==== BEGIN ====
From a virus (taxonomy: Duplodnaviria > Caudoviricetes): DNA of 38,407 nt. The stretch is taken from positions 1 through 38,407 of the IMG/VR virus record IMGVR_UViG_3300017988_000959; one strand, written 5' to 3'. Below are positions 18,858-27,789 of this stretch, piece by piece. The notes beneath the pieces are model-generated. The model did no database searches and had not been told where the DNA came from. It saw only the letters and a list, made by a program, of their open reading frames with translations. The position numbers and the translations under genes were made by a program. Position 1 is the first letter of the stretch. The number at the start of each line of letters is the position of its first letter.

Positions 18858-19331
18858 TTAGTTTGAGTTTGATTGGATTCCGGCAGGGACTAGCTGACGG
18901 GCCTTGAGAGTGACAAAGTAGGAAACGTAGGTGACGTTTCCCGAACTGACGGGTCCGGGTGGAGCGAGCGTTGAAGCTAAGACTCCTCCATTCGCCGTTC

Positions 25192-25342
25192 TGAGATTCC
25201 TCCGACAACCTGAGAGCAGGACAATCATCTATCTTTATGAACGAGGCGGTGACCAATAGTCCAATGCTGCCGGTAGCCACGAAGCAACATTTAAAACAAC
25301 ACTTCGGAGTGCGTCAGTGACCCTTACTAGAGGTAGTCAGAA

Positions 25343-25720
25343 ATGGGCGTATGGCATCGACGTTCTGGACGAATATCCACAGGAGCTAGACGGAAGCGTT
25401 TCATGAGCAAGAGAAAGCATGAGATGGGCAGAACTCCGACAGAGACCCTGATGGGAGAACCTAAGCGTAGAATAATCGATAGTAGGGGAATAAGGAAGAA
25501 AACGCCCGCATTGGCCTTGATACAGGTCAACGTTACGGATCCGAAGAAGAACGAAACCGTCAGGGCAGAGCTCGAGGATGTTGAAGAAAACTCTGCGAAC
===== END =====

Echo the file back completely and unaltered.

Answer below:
From a virus (taxonomy: Duplodnaviria > Caudoviricetes): DNA of 38,407 nt. The stretch is taken from positions 1 through 38,407 of the IMG/VR virus record IMGVR_UViG_3300017988_000959; one strand, written 5' to 3'. Below are positions 18,858-27,789 of this stretch, piece by piece. The notes beneath the pieces are model-generated. The model did no database searches and had not been told where the DNA came from. It saw only the letters and a list, made by a program, of their open reading frames with translations. The position numbers and the translations under genes were made by a program. Position 1 is the first letter of the stretch. The number at the start of each line of letters is the position of its first letter.

Positions 18858-19331
18858 TTAGTTTGAGTTTGATTGGATTCCGGCAGGGACTAGCTGACGG
18901 GCCTTGAGAGTGACAAAGTAGGAAACGTAGGTGACGTTTCCCGAACTGACGGGTCCGGGTGGAGCGAGCGTTGAAGCTAAGACTCCTCCATTCGCCGTTC

Positions 25192-25342
25192 TGAGATTCC
25201 TCCGACAACCTGAGAGCAGGACAATCATCTATCTTTATGAACGAGGCGGTGACCAATAGTCCAATGCTGCCGGTAGCCACGAAGCAACATTTAAAACAAC
25301 ACTTCGGAGTGCGTCAGTGACCCTTACTAGAGGTAGTCAGAA

Positions 25343-25720
25343 ATGGGCGTATGGCATCGACGTTCTGGACGAATATCCACAGGAGCTAGACGGAAGCGTT
25401 TCATGAGCAAGAGAAAGCATGAGATGGGCAGAACTCCGACAGAGACCCTGATGGGAGAACCTAAGCGTAGAATAATCGATAGTAGGGGAATAAGGAAGAA
25501 AACGCCCGCATTGGCCTTGATACAGGTCAACGTTACGGATCCGAAGAAGAACGAAACCGTCAGGGCAGAGCTCGAGGATGTTGAAGAAAACTCTGCGAAC